Butterfly Conservation’s ‘Building Sites for Butterflies’ programme advocates that our built environment should be better designed and managed to support wildlife, including butterflies and moths.
Between now and 2022 we are offering practical advice on how to create and look after grasslands in our urban landscape that are not only full of wildflowers and pollinators, but that also cost less to manage than standard amenity grassland.
The Programme Manager is Dr Phil Sterling. Phil was the principal ecological adviser at Dorset County Council for 25 years. He advised on the design of the wildflower banks on the A354 Weymouth Relief Road. Every spring and summer they look stunning, support clouds of butterflies and moths each summer, and cost virtually nothing for the council to manage.
For 4 years Phil looked after the whole of the council’s Countryside Service including the Country Parks, nature reserves and road verges. He and his team pioneered changes in the way the council’s green spaces are managed, changing ordinary grass areas into wildflower meadows to bring back wildlife into the places where people live and work.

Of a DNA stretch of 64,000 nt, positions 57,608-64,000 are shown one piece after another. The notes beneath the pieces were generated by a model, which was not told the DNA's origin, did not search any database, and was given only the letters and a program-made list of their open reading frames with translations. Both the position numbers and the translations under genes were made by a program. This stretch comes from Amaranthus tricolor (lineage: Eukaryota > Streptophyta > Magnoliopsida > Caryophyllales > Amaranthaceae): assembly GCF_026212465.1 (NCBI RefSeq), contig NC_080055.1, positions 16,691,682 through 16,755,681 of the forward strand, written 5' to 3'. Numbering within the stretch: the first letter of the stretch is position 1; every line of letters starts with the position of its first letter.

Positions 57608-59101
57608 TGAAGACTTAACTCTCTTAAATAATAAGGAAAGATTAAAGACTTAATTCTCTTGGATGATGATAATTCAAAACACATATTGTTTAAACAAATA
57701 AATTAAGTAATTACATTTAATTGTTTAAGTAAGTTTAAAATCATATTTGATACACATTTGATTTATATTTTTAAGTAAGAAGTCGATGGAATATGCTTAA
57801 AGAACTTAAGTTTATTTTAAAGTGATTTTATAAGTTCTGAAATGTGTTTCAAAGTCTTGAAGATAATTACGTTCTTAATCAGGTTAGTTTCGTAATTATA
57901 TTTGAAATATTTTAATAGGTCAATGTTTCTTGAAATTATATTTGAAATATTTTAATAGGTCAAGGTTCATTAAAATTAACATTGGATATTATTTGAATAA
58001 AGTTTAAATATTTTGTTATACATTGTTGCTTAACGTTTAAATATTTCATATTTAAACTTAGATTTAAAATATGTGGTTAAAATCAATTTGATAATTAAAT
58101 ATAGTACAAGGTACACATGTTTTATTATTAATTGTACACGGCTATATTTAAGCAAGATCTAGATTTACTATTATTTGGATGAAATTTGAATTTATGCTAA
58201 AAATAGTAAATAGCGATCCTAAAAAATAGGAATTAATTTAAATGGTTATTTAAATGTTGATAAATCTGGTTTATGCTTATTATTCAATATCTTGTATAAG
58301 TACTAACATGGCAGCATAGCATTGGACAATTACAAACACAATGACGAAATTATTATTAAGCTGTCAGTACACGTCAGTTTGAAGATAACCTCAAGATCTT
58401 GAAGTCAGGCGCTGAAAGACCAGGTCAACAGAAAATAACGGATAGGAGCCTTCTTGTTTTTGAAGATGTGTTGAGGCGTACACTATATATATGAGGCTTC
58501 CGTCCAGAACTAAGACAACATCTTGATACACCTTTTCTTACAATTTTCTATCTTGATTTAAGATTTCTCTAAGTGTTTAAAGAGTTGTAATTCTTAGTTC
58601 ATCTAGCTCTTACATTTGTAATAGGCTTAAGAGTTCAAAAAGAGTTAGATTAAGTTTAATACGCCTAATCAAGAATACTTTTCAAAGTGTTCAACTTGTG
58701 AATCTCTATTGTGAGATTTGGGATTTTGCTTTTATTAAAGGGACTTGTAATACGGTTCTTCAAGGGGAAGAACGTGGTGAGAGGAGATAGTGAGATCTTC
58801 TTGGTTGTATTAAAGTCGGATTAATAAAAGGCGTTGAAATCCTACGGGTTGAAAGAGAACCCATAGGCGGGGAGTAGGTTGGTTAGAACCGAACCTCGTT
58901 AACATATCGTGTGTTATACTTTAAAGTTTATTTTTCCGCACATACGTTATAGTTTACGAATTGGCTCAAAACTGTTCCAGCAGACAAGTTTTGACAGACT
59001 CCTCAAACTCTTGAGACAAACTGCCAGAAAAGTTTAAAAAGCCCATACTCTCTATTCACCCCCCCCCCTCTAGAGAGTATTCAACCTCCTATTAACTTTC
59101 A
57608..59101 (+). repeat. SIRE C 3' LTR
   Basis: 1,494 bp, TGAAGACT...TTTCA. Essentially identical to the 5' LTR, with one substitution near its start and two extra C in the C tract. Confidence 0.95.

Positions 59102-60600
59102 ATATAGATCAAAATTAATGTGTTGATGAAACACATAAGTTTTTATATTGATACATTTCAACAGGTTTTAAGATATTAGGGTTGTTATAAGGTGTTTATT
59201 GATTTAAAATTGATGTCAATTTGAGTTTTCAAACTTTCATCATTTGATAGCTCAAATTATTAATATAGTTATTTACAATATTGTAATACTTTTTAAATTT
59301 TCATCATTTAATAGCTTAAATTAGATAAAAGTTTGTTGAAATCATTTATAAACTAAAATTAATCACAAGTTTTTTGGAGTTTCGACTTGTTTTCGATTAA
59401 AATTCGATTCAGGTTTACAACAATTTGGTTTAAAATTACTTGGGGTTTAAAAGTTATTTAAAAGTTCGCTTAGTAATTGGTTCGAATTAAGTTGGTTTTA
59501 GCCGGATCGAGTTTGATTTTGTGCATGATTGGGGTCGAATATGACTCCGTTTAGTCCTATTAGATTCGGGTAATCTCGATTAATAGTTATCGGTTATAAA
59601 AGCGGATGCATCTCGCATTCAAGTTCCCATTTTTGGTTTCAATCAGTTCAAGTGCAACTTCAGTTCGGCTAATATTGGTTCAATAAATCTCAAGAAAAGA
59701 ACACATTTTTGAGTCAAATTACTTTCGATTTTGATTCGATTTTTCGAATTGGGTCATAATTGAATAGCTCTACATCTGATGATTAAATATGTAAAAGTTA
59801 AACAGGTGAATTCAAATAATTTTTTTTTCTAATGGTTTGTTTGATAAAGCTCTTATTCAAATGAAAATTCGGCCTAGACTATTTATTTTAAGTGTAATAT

Phil’s contact details are:
Dr Phil Sterling - Programme Manager, Building Sites for Butterflies
Email: PSterling@butterfly-conservation.org Direct line: 01929 406030
In the natural world our best grasslands for wildflowers are those that form on soils of lowest fertility. By designing our man-made landscapes in a similar way, finishing them with soils low in nutrients, or with bare mineral such as crushed chalk, we can mimic these conditions. The results can be a spectacular, enhancing our quality of life, and providing habitats full of wildflowers and insects.
By changing our mowing regime to one which cuts and removes the cuttings this can make a big difference to allow wildflowers to thrive in our amenity grasslands. This simple change can make a spectacular difference in just one or two seasons.
Since the Weymouth Relief Road opened in 2011, 30 species of butterfly have been recorded by volunteers from Butterfly Conservation on the low-fertility chalk grassland slopes created next to the road. That’s over half of the species known to live in Britain.